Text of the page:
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Named “Illustris: The Next Generation” or Illustris TNG for short, it is the most detailed model of our universe ever created.

This impressive simulation shows 13 billion years of evolution, and scientists say it could help unlock the secrets of the cosmos.

Mapping out the ways galaxies evolve in the simulation offers a glimpse of what our own Milky Way galaxy might have been like when the Earth formed and how our galaxy could change in the future, say, scientists.

Visualization of the strength of shock waves in the cosmic gas (blue) around the collapsed structures of dark matter (orange/white). Like in a sonic boom, the gas in these shock waves accelerates when flowing into cosmic filaments and galaxies. Image Credit: IllustrisTNG Collaboration

Based on the basic laws of physics, the stunning simulation shows how our cosmos evolved from the Big Bang and includes some of the physical processes that played a crucial role in the evolution.

The first results of the IllustrisTNG project have been published in three different papers published in the Monthly Notices of the Royal Astronomical Society. The findings, say, experts, should help answer fundamental questions in cosmology.

IllustrisTNG is not the first simulation created by experts. In fact, it is a successor model to the original Illustris simulation developed by the same research team. However, IllustrisTNG has been updated to include many of the physical processes that play crucial roles in the formation and evolution of galaxies.

To create the simulation, experts used evidence of the earliest days of our universe, gather from the Cosmic Microwave Background, leftover from he Big Bang. With this data, scientists managed to model the conditions o the time when our uiverse was a mere few hundred years old.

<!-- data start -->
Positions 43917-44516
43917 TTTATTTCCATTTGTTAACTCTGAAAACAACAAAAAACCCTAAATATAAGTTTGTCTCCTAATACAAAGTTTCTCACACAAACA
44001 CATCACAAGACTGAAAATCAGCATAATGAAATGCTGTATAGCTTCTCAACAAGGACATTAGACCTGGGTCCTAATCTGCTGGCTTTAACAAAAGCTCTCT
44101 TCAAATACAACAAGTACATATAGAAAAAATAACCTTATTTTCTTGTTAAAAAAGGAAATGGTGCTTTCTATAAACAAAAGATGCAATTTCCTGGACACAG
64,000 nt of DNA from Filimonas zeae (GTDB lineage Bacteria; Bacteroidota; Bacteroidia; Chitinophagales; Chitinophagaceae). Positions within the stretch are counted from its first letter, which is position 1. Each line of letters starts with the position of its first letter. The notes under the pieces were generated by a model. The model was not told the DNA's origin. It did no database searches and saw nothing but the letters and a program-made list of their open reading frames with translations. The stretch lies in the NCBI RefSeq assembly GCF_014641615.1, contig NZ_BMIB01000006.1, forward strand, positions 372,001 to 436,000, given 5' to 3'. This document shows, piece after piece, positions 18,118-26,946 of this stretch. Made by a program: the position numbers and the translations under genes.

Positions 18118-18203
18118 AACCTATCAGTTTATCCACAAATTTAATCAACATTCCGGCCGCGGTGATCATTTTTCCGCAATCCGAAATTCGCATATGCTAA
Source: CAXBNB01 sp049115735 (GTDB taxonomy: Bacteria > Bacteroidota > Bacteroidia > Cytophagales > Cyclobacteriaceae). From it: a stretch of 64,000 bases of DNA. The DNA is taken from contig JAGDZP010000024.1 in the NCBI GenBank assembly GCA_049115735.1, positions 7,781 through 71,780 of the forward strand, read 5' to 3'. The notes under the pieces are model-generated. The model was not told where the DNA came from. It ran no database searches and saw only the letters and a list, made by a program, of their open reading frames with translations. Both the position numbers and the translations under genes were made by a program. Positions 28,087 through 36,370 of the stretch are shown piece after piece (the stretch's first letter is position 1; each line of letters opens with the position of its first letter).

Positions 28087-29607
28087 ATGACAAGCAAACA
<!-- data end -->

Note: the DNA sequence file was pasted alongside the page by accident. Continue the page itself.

Researchers then added baryonic matter, which forms stars and planets; they included dark matter, which is believed to enable galactic structures to grow; and finally dark energy, the mysterious force behind all cosmic acceleration.

All of these elements are then coded into the simulation together with equations that describe supernova explosions and black holes.

Dr. Shy Genel, of the Flatiron Institute’s Centre for Computational Astrophysics, said: “When we observe galaxies using a telescope, we can only measure certain quantities.”

“With the simulation, we can track all the properties for all these galaxies. And not just how the galaxy looks now, but its entire formation history,” Dr. Genel added.

At their points of intersection, the cosmic network of gas and dark matter predicted by IllustrisTNG harbor galaxies quite similar to the shape and size of real galaxies.

For the first time, the simulations allow us to directly calculate the detailed pattern of galaxy clusters in space.

The new simulation predicts how our cosmic web is altered over time, especially in relation to the dark matter that underlies the cosmos.

Volker Springel, of the Heidelberg Institute for Theoretical Studies, and one of the experts that developed and programmed the simulation said:

“It is particularly fascinating that we can accurately predict the influence of supermassive black holes on the distribution of matter out to large scales,” says Springel.

“This is crucial for reliably interpreting forthcoming cosmological measurements.”

Reference: Science Daily


Ivan

Hi! Welcome to my website. My name is Ivan Petricevic. I am a founder, editor, writer, and I film documentaries from time to time. You may have seen me appear on the History Channel, Discovery Channel, and Gaia TV among others.